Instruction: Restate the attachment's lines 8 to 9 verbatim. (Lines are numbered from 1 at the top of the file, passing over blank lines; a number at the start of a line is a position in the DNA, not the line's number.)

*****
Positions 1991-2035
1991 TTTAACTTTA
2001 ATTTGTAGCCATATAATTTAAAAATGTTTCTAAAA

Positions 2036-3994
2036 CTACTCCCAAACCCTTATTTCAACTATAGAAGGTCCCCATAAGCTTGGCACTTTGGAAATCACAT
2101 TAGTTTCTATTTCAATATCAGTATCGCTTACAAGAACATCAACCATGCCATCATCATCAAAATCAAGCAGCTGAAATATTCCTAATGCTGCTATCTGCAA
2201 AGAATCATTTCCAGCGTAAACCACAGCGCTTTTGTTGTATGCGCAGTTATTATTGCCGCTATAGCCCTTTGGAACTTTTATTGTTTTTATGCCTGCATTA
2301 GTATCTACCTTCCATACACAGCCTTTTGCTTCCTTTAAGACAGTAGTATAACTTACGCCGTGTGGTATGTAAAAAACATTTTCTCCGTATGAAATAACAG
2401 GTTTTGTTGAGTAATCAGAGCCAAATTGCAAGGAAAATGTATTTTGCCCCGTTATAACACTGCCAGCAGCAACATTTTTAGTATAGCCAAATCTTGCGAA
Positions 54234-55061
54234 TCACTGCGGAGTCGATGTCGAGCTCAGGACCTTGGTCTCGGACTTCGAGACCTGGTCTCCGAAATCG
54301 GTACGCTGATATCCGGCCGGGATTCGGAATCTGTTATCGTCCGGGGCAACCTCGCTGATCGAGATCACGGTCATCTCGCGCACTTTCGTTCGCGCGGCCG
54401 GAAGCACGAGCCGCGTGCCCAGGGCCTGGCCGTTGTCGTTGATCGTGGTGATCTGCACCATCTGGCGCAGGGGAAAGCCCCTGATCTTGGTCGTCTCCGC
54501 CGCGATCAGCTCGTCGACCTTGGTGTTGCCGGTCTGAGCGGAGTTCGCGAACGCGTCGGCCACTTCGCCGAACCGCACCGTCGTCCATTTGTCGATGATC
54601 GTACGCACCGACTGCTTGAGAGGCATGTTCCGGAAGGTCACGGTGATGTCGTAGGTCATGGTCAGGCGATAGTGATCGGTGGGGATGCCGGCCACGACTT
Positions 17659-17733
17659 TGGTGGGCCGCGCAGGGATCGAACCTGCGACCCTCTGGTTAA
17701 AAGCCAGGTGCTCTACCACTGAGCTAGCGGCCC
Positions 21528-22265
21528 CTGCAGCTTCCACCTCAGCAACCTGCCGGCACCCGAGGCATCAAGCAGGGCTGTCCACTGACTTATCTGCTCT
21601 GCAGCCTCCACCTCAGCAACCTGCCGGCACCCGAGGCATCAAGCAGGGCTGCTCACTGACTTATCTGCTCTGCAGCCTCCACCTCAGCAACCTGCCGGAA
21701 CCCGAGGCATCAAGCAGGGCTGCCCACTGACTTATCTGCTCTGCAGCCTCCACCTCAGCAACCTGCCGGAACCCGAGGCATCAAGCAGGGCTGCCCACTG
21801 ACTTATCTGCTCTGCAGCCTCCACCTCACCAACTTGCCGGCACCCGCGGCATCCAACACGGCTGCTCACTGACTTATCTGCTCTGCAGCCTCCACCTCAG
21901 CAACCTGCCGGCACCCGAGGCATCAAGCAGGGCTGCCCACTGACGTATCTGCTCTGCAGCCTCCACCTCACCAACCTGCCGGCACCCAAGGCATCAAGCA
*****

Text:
2301 GTATCTACCTTCCATACACAGCCTTTTGCTTCCTTTAAGACAGTAGTATAACTTACGCCGTGTGGTATGTAAAAAACATTTTCTCCGTATGAAATAACAG
2401 GTTTTGTTGAGTAATCAGAGCCAAATTGCAAGGAAAATGTATTTTGCCCCGTTATAACACTGCCAGCAGCAACATTTTTAGTATAGCCAAATCTTGCGAA